COVID-19 UPDATES: All the stories and commentaries on Coronavirus, in one place


The Inevitibility of Change


July 13 , 2019
By Tsion Fisseha ( Tsion Fisseha is a writer and head of foreign languages in the news department at a local TV station. She has been a part of a pan African poetry slam competition representing Ethiopia and is a member of a rock band entitled the Green Manalishi. She can be reached at tsion.f.terefe@gmail.com. )


The only thing that is consistent in this world is change. This statement is hard to swallow for a lot of people, including me. Change can be a sign of betterment, but regardless of the connotation, it is a terrifying fact for some.

Looking back, I cannot remember the last time I was calm and collected toward changing classes or friends or even the usual café that my friends and I go to. The hardest change to date would have to be puberty, which forced my body to change in all sorts of ways. I started sweating, and acne became decoration. I started getting used to a monthly visitor who was not as friendly as expected. And I had to accept these changes no matter how uncomfortable they made me.

Depending on the perception one has toward change, following through with the change that has been made becomes a somewhat difficult task. It can somehow become tedious to think about the adjustments that need to be done like waking up early in the morning in order to own the day or going to bed early with hopes to create a healthy sleeping routine.

Lao Tzu, the ancient Chinese philosopher and writer, describes change as such: “Life is a series of natural and spontaneous changes. Do not resist them, that only creates sorrow. Let reality be reality. Let things flow naturally forward in whatever way they like.”

Be it the loss of a loved one, moving to a completely foreign land or even the tiny reforms that happen in the workplace need a certain amount of getting used to, and this can mentally seem painful.

Resistance is the most common reaction toward this fear of the unknown, commonly known as change. One can say that this reaction has been noticed in Ethiopia ever since the Prime Minister took power. I still remember my resistance toward econometrics and protractors.

The fact, however, still stands that change is inevitable if not necessary. Regardless of the entity, the condition and reaction, in the words of Sam cook, “change is going to come.”

Being prepared to adjust to the changes that will inevitably come one’s way helps one take responsibility for the outcomes of life instead of blaming the rain or the traffic or the Prime Minister. There is, of course, always an exception to the rule, such as death or accidents or the like.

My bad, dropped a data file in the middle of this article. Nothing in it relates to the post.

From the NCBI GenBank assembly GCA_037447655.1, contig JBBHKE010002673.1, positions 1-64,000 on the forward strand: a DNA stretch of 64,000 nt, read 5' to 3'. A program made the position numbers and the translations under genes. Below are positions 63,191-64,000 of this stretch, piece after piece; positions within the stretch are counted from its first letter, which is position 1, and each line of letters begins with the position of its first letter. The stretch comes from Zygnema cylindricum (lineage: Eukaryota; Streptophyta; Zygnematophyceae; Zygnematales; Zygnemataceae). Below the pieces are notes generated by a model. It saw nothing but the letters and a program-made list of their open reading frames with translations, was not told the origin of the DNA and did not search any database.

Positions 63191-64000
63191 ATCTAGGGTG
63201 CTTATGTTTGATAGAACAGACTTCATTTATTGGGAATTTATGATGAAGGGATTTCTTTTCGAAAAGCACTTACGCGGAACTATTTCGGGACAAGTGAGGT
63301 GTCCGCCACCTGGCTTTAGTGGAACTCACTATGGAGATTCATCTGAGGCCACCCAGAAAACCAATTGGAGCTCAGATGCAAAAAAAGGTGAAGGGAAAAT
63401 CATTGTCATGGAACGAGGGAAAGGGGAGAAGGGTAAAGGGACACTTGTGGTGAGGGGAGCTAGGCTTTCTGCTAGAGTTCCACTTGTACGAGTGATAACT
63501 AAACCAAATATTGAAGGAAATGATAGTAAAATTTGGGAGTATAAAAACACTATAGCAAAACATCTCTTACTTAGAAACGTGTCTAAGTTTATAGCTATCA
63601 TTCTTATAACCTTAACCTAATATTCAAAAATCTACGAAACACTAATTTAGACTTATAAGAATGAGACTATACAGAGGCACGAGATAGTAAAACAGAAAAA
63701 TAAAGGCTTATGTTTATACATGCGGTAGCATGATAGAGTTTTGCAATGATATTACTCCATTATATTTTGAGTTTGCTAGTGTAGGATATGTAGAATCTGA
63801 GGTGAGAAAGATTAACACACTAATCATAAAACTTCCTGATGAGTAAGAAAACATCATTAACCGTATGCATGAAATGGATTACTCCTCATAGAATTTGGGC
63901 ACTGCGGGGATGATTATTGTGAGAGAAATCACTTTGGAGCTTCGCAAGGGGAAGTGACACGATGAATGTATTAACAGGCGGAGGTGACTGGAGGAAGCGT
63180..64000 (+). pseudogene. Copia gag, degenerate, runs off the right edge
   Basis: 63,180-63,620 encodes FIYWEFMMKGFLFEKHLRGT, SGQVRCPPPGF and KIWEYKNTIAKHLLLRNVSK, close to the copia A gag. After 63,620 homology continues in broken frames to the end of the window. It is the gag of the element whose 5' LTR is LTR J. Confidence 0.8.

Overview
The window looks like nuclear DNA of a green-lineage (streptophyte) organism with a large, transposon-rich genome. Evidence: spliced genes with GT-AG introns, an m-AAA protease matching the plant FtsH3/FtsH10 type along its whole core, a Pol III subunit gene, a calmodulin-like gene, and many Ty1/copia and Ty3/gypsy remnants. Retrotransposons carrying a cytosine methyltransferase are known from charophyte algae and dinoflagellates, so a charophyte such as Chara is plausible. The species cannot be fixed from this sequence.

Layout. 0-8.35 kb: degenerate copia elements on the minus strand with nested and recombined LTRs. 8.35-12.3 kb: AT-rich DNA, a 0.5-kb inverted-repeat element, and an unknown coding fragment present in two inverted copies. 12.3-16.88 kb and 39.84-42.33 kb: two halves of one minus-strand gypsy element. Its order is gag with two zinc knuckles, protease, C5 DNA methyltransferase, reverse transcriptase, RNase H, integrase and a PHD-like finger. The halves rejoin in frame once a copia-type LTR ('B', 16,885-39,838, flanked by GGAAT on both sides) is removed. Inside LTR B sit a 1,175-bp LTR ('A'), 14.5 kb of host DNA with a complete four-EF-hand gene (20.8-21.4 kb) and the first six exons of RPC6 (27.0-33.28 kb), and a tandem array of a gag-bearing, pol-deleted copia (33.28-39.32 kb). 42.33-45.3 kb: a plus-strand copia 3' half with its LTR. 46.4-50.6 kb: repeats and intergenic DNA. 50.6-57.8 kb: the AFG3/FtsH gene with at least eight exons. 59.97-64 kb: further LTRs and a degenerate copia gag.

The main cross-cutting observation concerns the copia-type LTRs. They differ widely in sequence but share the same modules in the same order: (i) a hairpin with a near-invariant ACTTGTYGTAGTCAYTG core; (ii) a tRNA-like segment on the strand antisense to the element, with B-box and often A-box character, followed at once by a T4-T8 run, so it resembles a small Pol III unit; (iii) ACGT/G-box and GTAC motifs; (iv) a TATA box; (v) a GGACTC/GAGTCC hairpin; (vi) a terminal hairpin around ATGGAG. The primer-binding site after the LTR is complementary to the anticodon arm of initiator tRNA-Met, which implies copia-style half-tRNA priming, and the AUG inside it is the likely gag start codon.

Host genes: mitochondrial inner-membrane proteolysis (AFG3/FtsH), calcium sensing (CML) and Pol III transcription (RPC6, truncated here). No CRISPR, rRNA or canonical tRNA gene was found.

Even more terrifying than the physical change is change or transformation that is happening within a person. As a human being, through time, we start developing personalities and qualities that are both good and bad. And since these things have been nurtured and fed our entire lives, changing the flaws one has can be one of the most challenging acts.

That is why a person who has lived as a cynic for a long time struggles to become a believer of any sort. Of course, changing from a pessimist to an optimist is not always easy for everyone. According to a study done in 2013, scientists found that some people are genetically predisposed to negative thoughts; which is to say that regardless of the situation, these people cannot help but see adverse outcomes.

These people are again the exception to the rule. Because the rule says, change is constant.

So, how does one cope with change? Well, these are things that helped me a little. The first and the obvious step is believing that regardless of the acceptance of change, the fact remains that there is always change.

Although challenging, asking for help is also a reliable way to go through change.

The pre-Socratic Greek philosopher Heraclitus once said, “Life involves peaks, troughs, swirls and pits. These peaks and troughs create movement and change. The swirls and the pits require alteration of the mind and the thought. The faster one accepts its inevitability, the sooner one can move on to bigger and better things.”



PUBLISHED ON Jul 13,2019 [ VOL 20 , NO 1002]



Tsion Fisseha is a writer and head of foreign languages in the news department at a local TV station. She has been a part of a pan African poetry slam competition representing Ethiopia and is a member of a rock band entitled the Green Manalishi. She can be reached at tsion.f.terefe@gmail.com.






Editors' Pick




Editorial




Fortune news



Drop us a message

Or see contact page